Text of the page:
We should concentrate instead on patient carefully-targeted counterterrorism and law enforcement – a difficult challenge to be sure.  We should expect more attacks, and do what we can to stop them, while knowing that some of them will get through.   We should not allow ourselves to be railroaded or panicked into emergency measures that contradict our best ideals.  We should, as Jeremy Corbyn courageously suggested, look at what there is in our foreign policy that has created the context in which these monstrosities continue to replicate themselves and seek legitimacy, however spurious.

We should mourn together and find ways of working together, with men and women of all faiths and of no faith at all, to face down and marginalise these threats.

Contrary to what some – you know who – have said, that is not weakness, cowardice, surrender or moral decadence, it is simply the only way to avoid giving last night’s murderers what they want, and prevent these dark times from becoming even more catastrophic.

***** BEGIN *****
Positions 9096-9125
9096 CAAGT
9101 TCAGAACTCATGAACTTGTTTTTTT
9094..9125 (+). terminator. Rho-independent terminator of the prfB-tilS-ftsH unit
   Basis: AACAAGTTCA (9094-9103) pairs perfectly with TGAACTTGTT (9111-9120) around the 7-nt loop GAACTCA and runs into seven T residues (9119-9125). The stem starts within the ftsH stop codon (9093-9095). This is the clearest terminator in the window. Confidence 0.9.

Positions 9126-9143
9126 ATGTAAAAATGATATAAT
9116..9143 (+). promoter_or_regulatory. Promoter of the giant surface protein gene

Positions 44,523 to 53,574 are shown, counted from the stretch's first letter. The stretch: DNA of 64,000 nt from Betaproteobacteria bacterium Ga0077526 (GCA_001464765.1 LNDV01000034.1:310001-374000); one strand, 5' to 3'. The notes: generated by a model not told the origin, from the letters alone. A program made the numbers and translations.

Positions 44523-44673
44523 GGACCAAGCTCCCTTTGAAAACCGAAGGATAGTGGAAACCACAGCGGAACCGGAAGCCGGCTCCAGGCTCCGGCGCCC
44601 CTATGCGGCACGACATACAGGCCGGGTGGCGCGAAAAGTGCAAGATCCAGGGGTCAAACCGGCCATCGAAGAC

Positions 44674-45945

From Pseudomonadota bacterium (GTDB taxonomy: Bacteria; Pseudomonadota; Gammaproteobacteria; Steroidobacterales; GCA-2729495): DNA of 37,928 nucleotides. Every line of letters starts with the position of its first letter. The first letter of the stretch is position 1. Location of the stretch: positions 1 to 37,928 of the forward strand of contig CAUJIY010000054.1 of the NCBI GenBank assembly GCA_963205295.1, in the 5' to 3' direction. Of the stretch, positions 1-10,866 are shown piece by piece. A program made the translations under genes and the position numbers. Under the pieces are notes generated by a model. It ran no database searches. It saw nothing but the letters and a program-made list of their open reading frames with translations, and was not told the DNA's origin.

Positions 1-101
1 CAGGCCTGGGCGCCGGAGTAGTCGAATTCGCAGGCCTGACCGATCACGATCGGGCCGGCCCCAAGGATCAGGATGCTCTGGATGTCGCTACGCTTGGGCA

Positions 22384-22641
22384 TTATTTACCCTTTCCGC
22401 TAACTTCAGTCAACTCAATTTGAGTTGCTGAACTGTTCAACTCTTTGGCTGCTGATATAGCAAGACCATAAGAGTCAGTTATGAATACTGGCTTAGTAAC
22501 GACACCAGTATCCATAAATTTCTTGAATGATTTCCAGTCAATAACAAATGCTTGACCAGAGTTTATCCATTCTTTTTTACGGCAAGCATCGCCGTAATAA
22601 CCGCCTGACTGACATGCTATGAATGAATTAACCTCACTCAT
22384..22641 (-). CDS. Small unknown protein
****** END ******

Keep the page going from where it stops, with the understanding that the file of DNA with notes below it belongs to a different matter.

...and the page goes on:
And as bad as things look right now, we should believe that we can get through.  And we should never allow ourselves to descend into the sewer that those who carried out last night’s attacks would like us to sink into.

 

When the Brexit Bubble Bursts

Individual folly is very different from political folly.   When an individual acts in an openly self-destructive manner, or engages in behaviour contrary to his or her own interests or to those of the people around them, they are likely to get criticism or advice from their friends or family, or from other people who might hold up a mirror in front of them and o show them the error of their ways.   Such interventions might be able to bring our troubled individual to his or her senses, and  convince them of the harm they are doing to themselves and to others.